Assessment can be broken down into;

  • Formative assessments are carried out during and following short focused tasks and activities. They provide pupils and teaching staff the opportunity to reflect on their learning in the context of the agreed success criteria. This feeds into planning for the next lesson or activity.
  • Summative assessment should review pupils’ capability and provide a best fit level. Use of independent open ended tasks, provide opportunities for pupils to demonstrate capability in relation to the term’s work.

There should be an opportunity for pupil review and identification of next steps.

Monitoring and evaluation

The subject leader is responsible for monitoring the standard of the children’s work and the quality of teaching in line with the school’s monitoring cycle. This may be through lesson observations, work book scrutiny of looking at other data for the subject. The subject leader is also responsible for supporting colleagues in the teaching of computing, for being informed about current developments in the subject, and for providing a strategic lead and direction for the subject in the school. We allocate special time for the vital task of reviewing samples of children’s work and for visiting classes to observe teaching in the subject.

The role of the co-ordinator

  • There are ICT and computing coordinators who are responsible for producing an ICT and computing development plan and for the implementation of the ICT and computing policy across the school.
  • To offer help and support to all members of staff (including teaching assistants) in their teaching, planning and assessment of ICT.
  • To maintain resources and advise staff on the use of materials, equipment and books.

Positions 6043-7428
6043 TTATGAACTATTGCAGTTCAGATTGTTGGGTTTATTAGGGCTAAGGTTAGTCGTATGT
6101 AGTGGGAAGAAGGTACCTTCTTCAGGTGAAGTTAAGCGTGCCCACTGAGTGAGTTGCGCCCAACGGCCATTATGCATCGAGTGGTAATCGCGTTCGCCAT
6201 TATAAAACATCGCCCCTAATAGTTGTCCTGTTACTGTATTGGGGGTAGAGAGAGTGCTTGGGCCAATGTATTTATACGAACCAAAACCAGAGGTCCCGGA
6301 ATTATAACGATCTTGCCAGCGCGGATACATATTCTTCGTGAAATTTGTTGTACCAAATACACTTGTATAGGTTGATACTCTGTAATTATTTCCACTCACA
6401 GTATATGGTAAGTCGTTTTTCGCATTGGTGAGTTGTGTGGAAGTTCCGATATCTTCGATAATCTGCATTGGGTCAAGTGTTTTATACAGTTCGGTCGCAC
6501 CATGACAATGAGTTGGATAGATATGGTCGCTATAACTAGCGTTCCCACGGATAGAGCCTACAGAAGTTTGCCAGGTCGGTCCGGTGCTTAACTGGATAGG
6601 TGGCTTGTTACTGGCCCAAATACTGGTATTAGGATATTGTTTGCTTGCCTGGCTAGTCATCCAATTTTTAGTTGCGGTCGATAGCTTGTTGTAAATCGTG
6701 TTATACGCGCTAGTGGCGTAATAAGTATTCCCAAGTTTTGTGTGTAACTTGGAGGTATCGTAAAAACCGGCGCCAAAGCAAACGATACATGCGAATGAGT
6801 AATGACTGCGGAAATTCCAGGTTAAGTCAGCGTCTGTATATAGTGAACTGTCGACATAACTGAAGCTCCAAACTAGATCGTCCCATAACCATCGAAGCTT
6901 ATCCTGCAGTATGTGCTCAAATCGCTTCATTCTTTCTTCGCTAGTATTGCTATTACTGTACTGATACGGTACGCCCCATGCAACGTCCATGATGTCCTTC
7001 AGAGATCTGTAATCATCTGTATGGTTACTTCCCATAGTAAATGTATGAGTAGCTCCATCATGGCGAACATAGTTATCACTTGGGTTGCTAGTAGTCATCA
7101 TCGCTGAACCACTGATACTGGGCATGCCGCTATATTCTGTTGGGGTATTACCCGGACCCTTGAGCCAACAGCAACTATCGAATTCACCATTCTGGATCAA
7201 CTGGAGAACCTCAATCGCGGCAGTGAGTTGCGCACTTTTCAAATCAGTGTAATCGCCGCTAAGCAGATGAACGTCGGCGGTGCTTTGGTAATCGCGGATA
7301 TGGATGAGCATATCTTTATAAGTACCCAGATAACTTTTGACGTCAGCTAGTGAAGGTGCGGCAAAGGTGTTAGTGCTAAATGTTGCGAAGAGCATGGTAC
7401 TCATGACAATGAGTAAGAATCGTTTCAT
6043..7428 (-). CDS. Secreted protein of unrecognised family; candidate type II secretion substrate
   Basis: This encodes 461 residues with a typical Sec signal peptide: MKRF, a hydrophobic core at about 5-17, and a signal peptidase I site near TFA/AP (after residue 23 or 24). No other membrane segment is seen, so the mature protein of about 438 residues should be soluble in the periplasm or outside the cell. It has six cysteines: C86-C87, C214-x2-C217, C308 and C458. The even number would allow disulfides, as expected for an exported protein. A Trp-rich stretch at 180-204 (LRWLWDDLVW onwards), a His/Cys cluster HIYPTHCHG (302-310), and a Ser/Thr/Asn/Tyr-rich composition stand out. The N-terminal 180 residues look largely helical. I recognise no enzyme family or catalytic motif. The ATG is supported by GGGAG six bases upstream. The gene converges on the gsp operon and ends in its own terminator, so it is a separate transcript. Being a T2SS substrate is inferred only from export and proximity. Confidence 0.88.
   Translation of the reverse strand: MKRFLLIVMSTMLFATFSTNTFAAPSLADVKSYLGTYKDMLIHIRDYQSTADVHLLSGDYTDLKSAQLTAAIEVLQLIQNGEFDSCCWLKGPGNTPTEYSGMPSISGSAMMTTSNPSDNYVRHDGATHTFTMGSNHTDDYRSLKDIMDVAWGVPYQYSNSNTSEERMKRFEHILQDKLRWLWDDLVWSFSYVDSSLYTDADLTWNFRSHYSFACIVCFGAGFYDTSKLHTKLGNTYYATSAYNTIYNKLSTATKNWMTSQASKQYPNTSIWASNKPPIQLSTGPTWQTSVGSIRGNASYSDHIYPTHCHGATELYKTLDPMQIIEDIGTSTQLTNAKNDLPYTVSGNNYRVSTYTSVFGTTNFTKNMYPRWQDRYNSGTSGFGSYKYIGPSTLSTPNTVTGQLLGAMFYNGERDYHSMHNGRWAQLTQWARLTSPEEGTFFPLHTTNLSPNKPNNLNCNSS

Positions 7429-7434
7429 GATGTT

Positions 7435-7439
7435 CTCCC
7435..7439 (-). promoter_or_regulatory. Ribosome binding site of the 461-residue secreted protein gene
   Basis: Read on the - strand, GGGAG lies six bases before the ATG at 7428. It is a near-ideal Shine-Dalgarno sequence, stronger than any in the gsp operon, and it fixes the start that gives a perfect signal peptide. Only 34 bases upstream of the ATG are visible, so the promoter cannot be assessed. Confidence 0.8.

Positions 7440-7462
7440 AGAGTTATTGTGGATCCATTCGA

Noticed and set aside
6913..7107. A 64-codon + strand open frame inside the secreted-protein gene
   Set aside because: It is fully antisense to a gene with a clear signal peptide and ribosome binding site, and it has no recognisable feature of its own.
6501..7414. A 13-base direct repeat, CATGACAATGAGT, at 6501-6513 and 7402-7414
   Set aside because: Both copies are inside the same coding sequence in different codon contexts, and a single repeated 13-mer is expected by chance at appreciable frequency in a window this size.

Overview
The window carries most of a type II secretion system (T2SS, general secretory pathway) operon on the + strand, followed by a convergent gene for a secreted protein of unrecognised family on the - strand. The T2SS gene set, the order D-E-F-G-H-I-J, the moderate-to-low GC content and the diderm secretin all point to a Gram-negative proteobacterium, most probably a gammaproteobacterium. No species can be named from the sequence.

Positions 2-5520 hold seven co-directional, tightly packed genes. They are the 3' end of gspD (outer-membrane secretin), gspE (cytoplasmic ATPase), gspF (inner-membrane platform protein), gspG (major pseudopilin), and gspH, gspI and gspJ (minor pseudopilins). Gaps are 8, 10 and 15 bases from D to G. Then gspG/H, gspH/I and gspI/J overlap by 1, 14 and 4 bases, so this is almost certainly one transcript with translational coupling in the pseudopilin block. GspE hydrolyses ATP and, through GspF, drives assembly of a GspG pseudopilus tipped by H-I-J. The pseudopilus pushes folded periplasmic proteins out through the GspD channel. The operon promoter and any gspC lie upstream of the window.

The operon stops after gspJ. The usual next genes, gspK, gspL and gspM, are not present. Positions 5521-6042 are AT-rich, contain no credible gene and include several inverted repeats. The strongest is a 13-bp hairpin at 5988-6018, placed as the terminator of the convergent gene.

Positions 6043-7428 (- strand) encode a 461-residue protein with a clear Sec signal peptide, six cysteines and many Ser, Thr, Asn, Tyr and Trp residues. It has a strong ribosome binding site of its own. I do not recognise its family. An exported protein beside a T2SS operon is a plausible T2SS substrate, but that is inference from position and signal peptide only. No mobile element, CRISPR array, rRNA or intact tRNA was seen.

• To monitor classroom teaching or planning following the schools rolling programme of monitoring.
  • To monitor the children’s ICT work, looking at samples of different abilities.
  • To manage the ICT budget.
  • To lead staff training on new initiatives.
  • To attend appropriate in-service training and keep staff up to date with relevant information and developments.
  • To have enthusiasm for mathematics and encourage staff to share this enthusiasm.
  • To keep parents and governors informed on the implementation of ICT in the school.
  • To liaise with all members of staff on how to reach and improve on agreed targets
  • To help staff to use assessment to inform future planning.


  • The ICT and computing technician /coordinator will be responsible for regularly updating anti-virus software.
  • Use of ICT and computing will be in line with the school’s ‘acceptable use policy/E-safety policy’.
  • Parents will be made aware of the ‘acceptable use policy’ at school entry and ks2.
  • All pupils and parents will be aware of the school rules for responsible use of ICT and computing and the internet and will understand the consequence of any misuse.

Cross curricular links

As a staff we are all aware that ICT and computing capability should be achieved through core and foundation subjects. Where appropriate, ICT and computing should be incorporated into all subjects. ICT and computing should be used to support learning in other subjects as well as develop ICT and computing skills.

Parental involvement

Parents are encouraged to support the implementation of ICT and computing where possible by encouraging use of ICT and computing skills at home during home-learning tasks and through the school website. They will be made aware of e-safety and encouraged to promote this at home